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Han (Jason) Yu focuses his practice on copyright and trademark, rights clearance, licensing, internet and digital media, and entertainment law matters. Jason counsels clients on a variety of matters, including: all aspects of copyright and trademark protection, registration, rights clearance, and licensing, including Digital Millennium Copyright Act (DMCA) safe harbor issues; online and digital media content license and distribution agreements; online and digital media technology license and service agreements; website terms of use and privacy policies; merchandising agreements; television series sponsorship agreements; and talent endorsement agreements. He also advises clients on online data privacy, prize promotions, domain name disputes and IP due diligence in connection with corporate and financing transactions. Read Han (Jason) Yu's full bio.

The US Court of Appeals for the Fifth Circuit has reversed a district court ruling awarding statutory copyright damages for pre-registration infringements, explaining that the statute bars such an award even when the post-registration infringement of exclusive rights of the copyright holder is different from the pre-registration act(s). Southern Credentialing Support Services, LLC v. Hammond Surgical Hospital, LLC, Case No. 18-31160 (5th Cir. Jan. 9, 2020) (Costa, J.). This case analyzes § 412 of the US Copyright Act, which bars an award of statutory damages for infringements commenced prior to registration of a copyright.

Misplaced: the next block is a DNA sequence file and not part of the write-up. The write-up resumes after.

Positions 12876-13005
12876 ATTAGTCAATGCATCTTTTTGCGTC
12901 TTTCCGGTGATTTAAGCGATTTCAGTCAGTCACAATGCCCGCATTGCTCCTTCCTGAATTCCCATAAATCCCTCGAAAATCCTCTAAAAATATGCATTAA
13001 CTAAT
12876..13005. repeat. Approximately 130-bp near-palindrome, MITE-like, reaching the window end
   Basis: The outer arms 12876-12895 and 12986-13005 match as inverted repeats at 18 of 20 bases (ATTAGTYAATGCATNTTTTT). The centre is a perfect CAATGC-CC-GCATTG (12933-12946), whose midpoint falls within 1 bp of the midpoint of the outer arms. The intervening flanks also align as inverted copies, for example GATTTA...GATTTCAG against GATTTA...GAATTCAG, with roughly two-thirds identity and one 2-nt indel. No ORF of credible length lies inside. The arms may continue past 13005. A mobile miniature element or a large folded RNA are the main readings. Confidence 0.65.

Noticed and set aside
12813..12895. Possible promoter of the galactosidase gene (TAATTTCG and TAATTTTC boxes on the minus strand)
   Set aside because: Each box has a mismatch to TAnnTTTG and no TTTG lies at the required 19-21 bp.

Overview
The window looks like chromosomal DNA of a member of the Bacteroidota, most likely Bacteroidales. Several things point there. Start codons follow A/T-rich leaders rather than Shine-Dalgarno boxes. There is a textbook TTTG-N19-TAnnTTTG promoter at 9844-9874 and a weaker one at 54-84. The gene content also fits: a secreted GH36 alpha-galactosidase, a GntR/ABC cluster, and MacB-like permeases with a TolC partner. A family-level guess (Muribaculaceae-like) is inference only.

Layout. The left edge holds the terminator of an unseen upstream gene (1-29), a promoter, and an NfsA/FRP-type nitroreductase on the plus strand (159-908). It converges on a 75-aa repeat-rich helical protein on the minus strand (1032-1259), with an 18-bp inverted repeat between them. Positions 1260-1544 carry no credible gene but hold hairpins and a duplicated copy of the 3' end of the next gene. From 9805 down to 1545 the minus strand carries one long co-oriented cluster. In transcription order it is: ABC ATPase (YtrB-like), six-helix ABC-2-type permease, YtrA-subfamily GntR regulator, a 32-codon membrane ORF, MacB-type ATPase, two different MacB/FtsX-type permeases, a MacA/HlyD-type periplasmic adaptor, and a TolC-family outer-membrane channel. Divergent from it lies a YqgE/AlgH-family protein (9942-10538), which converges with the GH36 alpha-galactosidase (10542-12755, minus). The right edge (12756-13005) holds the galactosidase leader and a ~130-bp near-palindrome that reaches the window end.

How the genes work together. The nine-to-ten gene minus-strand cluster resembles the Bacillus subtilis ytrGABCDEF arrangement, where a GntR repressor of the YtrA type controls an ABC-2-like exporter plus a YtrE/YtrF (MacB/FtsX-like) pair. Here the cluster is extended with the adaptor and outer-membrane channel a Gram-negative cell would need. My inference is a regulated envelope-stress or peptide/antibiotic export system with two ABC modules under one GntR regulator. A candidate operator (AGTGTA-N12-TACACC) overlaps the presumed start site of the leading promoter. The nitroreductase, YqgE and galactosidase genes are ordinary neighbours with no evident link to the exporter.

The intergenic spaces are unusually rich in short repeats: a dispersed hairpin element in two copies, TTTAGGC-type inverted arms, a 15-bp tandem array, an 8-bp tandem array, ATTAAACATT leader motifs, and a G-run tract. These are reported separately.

Credentialing is a process doctors must complete to practice at hospitals, and credentialing service providers verify the information doctors provide. Southern Credentialing Support Services (SCSS) began providing credentialing services to Hammond in 2010, and designed two packets of custom forms for credentialing uses by Hammond. After SCSS stopped providing services to Hammond in 2013, Hammond contracted with another provider for credentialing services and continued to use some of the forms developed by SCSS. By 2017, the new provider for Hammond had also made the SCSS forms available online. SCSS did not obtain copyright registration for its forms until 2014, after learning that Hammond was still using some of the SCSS forms. After the parties failed to resolve the dispute amicably, SCSS sued Hammond for copyright infringement.


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